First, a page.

For the Birds and More

     I love reading the DNR Weekly reports from their Conservation Officers. I think it’s great they have to prepare a weekly report, I think all government workers should have to do that…  In any case here’s the report from our Conservation Officer and some more DNR news.

CO Darin Fagerman (Grand Marais) reports that Sunday was for the birds. Early in the day, someone called in a Common Loon sitting along a county road. When the CO arrived, the loon was crying and waiving both wings like it was trying to take off. The CO put it in a dog kennel and took it to Lake Superior. The loon went for a quick swim to clean off the road grime, and then it flew away like nothing was wrong. Later in the day the CO was called to an interpretive center along the North Shore for an American Bittern that had gotten into a wire enclosure that protects freshly planted pine trees from deer. The CO lifted up the enclosure and let the bird out. The bird didn’t realize it was freed and wanted to show the CO that it was nothing to mess with. The CO watched it hiss for a while, and then point its beak straight up towards the sky, standing still. Eventually the bird flew away. The ice probably won’t be out in Cook County for the opener. It definitely won’t be a good idea to go ice fishing. The ice will not be safe. Some people are saying that they want to ice fish just to say they did. You can’t say you did if you fall through the ice and drown.


Fishing opener is on; planning and caution urged

Ice or no ice, Minnesota’s walleye and northern pike fishing opener is Saturday, May 11.

Anglers who have traditionally headed north for the first weekend of the season should check ice conditions and the availability of public water accesses and roads leading to them. Good sources of information are bait shops, resorts and the Minnesota Department of Natural Resources’ (DNR) area offices at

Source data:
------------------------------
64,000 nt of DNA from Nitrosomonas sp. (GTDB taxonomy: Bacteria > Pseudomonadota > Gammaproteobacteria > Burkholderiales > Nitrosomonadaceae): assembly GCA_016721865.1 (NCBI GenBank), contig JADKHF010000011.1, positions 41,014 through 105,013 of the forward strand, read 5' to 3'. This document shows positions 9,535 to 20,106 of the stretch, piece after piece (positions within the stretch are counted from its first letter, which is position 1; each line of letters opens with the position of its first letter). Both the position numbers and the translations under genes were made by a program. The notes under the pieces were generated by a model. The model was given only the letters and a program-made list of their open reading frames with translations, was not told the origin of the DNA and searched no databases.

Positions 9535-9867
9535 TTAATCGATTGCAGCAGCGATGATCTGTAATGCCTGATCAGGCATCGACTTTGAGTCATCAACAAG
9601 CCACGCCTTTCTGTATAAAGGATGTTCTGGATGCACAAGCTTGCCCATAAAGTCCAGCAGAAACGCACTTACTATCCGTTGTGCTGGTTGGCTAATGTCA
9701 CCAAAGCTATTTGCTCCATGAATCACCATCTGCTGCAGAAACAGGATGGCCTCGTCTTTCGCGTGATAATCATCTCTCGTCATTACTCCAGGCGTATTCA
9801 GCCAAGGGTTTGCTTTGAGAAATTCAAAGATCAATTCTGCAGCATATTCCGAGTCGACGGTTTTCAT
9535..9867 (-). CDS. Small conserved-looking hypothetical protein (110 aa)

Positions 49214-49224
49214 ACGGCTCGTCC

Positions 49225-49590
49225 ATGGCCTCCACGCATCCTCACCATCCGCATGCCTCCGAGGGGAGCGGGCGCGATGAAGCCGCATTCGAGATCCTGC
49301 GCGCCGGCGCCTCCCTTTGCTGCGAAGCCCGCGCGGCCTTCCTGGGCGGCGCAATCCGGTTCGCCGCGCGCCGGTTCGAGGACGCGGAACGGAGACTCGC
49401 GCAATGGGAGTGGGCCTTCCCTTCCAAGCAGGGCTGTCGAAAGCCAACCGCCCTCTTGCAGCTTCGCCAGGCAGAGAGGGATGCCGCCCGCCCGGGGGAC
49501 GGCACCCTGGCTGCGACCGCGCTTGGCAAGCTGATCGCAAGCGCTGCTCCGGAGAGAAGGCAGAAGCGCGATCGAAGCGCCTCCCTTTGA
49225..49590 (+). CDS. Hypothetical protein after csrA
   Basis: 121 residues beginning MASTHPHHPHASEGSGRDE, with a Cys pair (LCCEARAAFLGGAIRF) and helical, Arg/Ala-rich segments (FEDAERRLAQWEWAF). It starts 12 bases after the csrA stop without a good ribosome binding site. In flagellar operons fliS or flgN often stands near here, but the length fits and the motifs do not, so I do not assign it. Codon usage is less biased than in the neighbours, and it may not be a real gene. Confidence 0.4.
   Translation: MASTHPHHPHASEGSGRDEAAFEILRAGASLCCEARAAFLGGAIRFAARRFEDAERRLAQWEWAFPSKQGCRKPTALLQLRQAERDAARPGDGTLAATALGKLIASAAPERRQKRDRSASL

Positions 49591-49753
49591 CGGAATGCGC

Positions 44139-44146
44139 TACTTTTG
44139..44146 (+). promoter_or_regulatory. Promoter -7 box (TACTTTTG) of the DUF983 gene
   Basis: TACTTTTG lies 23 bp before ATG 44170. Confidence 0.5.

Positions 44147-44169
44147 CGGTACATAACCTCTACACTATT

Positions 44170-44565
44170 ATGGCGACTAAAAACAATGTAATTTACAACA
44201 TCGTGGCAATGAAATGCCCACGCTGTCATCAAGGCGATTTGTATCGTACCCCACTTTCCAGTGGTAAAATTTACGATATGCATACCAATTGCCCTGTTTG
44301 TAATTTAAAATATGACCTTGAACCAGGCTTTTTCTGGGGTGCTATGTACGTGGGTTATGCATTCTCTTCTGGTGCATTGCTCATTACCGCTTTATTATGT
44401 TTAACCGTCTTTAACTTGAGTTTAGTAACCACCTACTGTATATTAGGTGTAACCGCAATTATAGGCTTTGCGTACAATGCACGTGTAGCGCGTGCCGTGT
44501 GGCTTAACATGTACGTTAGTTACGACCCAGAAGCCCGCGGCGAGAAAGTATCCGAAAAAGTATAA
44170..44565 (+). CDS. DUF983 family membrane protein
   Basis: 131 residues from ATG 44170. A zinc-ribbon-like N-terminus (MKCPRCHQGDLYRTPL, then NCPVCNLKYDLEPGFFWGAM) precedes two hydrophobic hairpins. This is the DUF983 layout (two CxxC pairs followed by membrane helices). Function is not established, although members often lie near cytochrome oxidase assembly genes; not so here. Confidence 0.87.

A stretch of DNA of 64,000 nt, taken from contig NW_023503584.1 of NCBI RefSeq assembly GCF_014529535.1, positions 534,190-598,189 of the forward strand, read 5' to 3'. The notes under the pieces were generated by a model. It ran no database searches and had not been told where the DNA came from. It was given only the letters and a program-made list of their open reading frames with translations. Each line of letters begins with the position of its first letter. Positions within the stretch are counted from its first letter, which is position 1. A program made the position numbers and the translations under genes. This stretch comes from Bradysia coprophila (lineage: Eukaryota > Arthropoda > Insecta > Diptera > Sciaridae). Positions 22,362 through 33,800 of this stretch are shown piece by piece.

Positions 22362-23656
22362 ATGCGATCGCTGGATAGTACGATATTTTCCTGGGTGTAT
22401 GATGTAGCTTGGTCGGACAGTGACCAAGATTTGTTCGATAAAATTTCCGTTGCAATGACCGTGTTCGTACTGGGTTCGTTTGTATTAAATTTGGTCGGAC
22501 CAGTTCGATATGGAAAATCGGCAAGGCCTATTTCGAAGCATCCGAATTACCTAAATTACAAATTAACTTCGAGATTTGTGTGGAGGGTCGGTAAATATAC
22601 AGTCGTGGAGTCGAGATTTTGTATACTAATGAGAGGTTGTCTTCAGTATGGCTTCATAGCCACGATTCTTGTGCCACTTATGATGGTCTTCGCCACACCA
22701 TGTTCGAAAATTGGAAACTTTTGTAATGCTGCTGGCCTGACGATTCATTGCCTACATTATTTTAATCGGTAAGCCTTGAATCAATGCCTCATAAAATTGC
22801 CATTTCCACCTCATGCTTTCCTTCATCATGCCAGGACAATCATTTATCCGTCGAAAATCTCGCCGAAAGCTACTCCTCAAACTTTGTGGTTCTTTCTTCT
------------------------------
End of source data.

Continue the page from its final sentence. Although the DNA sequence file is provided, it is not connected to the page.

Even if the ice is out, some waters traditionally open may be closed to fishing to protect fish spawning areas. Information on seasonal closures is available by following the seasonal closures link at or

Water temperatures will be colder than normal even if ice is out. Frigid water can affect more than the bite; it can have dangerous and potentially fatal impacts. Anglers should exercise extra caution and wear life vests. Hypothermia occurs quickly in cold water and the shock of falling into icy water also can cause cardiac arrest, even for people in good health.

For information about this year’s walleye and northern pike opener, visit


Q: How important is the spring snowmelt to Minnesota’s groundwater supply?

A: Snowmelt and rainfall during the spring months are the sources of major replenishment for the entire hydrologic system in Minnesota, including groundwater. While a great deal of the spring runoff melts into lakes and rivers, some of it infiltrates the soil into two principal zones: saturated and unsaturated. The saturated zone is where aquifers are found. Water stored as groundwater flows into rivers and lakes through springs and seeps, helping to maintain their levels. Most of the summer precipitation is taken up by growing vegetation or evaporates. Groundwater pumped from aquifers supplies more than 75 percent of Minnesota’s drinking water and nearly 90 percent of the water used for agricultural irrigation.

– Jay Frischman, P.G., groundwater technical analysis unit supervisor